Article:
photo by Brooke Potter
photo by Brooke Potter

By Jeff Martin

The road less traveled is a bit of an oxymoron when it comes to Western New York.

It is both true because there are places few have explored, but also false because there are few places residents and visitors donít seem to know about. Case in point is the wide variety of state and county roads that zigzag throughout the area.

There really is no way you can go wrong in whatever main or side road you pick, especially now that itís mid-September and the leaves are beginning to turn. Driving home late one night just recently, I was pleased to see leaves scattered on the road ó an undisputed sign that autumn is beginning to show its face.

I want to point your attention to Route 353. The portion of the road I travel ó between Broadway Road and Cattaraugus ó is especially beautiful. There is a small lake located in that area (the name escapes me) that isnít very deep, so even driving by it at 55 mph you can see the fallen trees just below the shimmering surface. In the background is a mammoth hill that, once October arrives, explodes with color.

For views that will take your breath away, I want to direct you to Dake Hill Road, located just north of Otto. Just over the bridge (assuming youíre traveling from Ellicottville west into Otto) hang a sharp right and travel up and up, keeping left until youíre delivered on top of the world. The elevation must be significant because in late May, while the town of Otto was snowless, the highest reaches of Dake Hill Road still had snowdrifts.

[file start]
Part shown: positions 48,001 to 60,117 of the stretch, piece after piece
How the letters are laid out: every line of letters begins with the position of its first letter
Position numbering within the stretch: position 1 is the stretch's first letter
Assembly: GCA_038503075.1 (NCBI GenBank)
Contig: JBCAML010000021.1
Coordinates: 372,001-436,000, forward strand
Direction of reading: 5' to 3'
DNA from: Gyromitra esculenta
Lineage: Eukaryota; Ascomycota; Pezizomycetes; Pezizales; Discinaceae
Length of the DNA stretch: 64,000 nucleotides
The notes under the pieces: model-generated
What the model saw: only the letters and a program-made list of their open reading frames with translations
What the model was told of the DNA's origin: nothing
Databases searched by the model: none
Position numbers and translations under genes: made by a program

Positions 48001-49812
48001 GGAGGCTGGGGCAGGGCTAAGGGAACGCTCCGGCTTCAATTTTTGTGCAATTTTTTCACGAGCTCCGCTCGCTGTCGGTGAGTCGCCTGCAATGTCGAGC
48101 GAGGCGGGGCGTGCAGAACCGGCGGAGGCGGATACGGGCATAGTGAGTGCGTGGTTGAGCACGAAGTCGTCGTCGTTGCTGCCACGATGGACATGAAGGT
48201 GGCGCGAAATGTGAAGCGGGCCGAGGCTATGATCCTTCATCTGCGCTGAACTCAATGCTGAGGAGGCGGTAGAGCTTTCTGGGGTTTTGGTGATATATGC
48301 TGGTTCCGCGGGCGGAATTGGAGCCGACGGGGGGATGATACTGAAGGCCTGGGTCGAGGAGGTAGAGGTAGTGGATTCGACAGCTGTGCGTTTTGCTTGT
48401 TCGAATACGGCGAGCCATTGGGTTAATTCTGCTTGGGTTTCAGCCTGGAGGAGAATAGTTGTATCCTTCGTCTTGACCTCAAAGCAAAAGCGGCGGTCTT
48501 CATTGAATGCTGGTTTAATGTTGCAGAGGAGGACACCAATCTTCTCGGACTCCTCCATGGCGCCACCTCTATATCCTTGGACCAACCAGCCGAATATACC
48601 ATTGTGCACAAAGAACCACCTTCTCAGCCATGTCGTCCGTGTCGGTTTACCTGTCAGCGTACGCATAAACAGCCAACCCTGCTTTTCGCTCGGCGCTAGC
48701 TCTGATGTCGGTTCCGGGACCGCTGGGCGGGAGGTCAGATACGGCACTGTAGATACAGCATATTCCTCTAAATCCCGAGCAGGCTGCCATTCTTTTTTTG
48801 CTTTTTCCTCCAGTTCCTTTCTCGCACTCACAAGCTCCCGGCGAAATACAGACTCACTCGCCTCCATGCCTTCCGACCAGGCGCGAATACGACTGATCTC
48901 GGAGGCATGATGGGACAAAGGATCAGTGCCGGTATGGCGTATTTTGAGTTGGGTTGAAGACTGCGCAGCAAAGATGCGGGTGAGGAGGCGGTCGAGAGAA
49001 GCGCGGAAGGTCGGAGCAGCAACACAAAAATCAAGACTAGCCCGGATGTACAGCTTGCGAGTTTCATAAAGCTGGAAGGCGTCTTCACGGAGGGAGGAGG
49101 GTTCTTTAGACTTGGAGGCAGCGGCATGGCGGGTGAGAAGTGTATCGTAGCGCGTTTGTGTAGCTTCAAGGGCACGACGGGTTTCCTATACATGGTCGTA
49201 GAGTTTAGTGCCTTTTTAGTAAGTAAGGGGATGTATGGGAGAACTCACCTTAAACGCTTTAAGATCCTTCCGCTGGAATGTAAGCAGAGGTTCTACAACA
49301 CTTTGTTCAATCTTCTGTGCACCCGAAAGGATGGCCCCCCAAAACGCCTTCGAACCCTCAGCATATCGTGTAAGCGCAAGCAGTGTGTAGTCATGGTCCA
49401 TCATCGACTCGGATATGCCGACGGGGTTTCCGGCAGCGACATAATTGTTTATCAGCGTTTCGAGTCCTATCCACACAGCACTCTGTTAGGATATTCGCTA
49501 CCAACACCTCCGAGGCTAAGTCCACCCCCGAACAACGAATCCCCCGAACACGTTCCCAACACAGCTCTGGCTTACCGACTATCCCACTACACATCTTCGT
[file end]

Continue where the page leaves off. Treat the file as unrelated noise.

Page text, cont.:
Park your car on the shoulder and step out and, to the northwest, you can see just the faint blue horizon of Lake Erie. Turn the opposite direction and the whole valley lies before you. In October, Mother Nature and the strokes of her paintbrush will hold your attention rapt for what feels like hours.

Driving out of Ellicottville on Route 242, toward Little Valley, the leaves and their vibrancy slap you in the face. There are many areas where the contrast between pine and sugar maple is spectacular. But be careful pulling off the side of the road, for traffic moves pretty steadily on that route.

If you want to see both color and Amish culture, chart a course from Cattaraugus into Leon and follow the signs into Randolph. When you leave Randolph, head towards Interstate 86 and take Route 62 instead. Route 62 is one of the oldest routes in the United States and certainly one of the most scenic.

The following are other suggested routes and sites that Iíve discovered, whether through personal experience or research. The point is, the cost to enjoy the vibrancy of autumn is a simple tank of gas and a little sense of adventure.

Pennsylvania Route 6 takes travelers through the Allegheny Highlands. At 2,100 feet above sea level, the highland area has some of the finest hardwoods in the east. Follow it long enough and you reach the Kinzua Byway and, eventually, Kinzua Bridge State Park. The view will change you.

The famous Route 66 travels through the area, and I for one have traveled a slice of it, specifically the Allegheny National Forest. Sadly, I didnít visit during the autumn season, but I can only imagine what it looks like.

Happy viewing!